When major disasters strike, visit the U.S. Census Bureau's Emergency Management page to access demographic and economic data for the impacted areas. You will also find our mission critical tools: Census Business Builder, OnTheMap for Emergency Management, COVID-19 Interactive Data Hub, local Weather Forecasting Offices and more.
From Ready.gov, 2021 National Preparedness Month:
“National Preparedness Month is an observance each September to raise awareness about the importance of preparing for disasters and emergencies that could happen at any time. The 2021 theme is ‘Prepare to Protect. Preparing for disasters is protecting everyone you love.’
Each week in September, the campaign will focus on a different aspect of preparedness for individuals, families and communities.
Week 1 September 1-4: Make A Plan
Talk to your friends and family about how you will communicate before, during, and after a disaster. Make sure to update your plan based on the Centers for Disease Control recommendations due to the coronavirus.
Week 2 September 5-11: Build A Kit
Gather supplies that will last for several days after a disaster for everyone living in your home. Don’t forget to consider the unique needs each person or pet may have in case you have to evacuate quickly. Update your kits and supplies based on recommendations by the Centers for Disease Control.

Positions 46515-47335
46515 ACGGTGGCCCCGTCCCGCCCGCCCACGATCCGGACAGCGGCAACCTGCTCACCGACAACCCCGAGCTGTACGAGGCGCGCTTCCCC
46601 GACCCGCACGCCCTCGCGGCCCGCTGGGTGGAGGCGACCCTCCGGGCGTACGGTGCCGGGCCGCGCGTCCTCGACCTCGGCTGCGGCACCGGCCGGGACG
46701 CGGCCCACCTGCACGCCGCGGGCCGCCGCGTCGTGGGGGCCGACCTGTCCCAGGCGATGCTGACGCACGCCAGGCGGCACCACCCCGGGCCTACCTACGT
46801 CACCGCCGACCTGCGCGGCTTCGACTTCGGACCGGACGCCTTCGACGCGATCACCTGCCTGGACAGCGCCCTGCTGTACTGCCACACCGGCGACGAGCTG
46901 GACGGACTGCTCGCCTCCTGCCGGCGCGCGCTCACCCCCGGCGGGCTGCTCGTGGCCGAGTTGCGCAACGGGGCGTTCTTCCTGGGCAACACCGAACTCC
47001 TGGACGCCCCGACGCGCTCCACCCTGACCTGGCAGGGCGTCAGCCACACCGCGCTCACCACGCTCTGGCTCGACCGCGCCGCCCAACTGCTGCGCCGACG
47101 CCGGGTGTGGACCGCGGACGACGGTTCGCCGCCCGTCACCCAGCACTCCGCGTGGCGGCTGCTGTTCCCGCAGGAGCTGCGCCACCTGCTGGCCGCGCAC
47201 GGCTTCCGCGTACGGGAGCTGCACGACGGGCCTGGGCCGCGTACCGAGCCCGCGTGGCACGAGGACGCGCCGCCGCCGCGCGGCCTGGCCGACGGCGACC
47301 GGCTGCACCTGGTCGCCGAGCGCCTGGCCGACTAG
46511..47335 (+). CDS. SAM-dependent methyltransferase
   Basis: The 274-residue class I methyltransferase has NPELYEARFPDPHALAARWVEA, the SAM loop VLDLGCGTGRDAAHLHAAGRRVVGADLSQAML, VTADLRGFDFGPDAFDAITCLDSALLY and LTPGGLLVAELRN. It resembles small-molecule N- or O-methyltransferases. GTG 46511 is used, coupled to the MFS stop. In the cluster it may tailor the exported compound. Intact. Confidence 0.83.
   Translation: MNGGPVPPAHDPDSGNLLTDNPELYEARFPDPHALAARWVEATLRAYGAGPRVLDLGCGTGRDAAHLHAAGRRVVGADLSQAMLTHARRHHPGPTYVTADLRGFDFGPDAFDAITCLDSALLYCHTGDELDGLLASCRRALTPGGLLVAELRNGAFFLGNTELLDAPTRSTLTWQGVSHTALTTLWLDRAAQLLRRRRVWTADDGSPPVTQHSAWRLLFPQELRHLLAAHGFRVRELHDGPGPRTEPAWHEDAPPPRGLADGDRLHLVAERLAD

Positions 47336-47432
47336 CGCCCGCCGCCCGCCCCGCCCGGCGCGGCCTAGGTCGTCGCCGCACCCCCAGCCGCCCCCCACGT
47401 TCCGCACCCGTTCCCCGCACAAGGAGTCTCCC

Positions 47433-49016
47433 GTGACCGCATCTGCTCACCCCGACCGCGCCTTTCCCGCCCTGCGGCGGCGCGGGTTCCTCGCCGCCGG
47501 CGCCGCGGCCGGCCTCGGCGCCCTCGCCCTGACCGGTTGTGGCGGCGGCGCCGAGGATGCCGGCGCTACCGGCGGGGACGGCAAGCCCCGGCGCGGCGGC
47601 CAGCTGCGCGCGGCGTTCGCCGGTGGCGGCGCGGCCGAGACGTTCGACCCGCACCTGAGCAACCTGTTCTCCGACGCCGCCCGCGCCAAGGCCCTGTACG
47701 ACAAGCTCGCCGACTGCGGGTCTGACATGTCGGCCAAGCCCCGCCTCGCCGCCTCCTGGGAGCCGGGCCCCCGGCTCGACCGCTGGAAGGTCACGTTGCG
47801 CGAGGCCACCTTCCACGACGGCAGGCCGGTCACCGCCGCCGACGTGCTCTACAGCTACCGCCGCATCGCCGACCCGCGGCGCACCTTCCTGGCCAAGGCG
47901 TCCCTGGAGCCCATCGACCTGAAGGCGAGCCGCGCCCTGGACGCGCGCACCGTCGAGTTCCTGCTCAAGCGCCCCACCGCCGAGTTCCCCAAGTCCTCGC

Week 3 September 12-18: Prepare for Disasters
Limit the impacts that disasters have on you and your family. Know the risk of disasters in your area and check your insurance coverage. Learn how to make your home stronger in the face of storms and other common hazards and act fast if you receive a local warning or alert.
Week 4 September 19-25: Teach Youth About Preparedness
Talk to your kids about preparing for emergencies and what to do in case you are separated. Reassure them by providing information about how they can get involved.”
Source: American Housing Survey (AHS).
Note: The American Housing Survey is sponsored by the U.S. Department of Housing and Urban Development and conducted by the U.S. Census Bureau. It is the most comprehensive housing survey in the United States. National data are collected every odd-numbered year, and metropolitan area data are collected on a rotating basis.
From Census.gov > Topics > Emergency Management.
Note: The interactive data visualization above is set to the year 2010. Click on the image to reach the active webpage, which is parked on 1790. Move the date slider to any decennial census year ending in zero, or click the play icon to see the U.S. county population grow from 1790 to 2010.
From Current Population Reports: Estimates and Projections (P25 Series), 2020 back to 1940: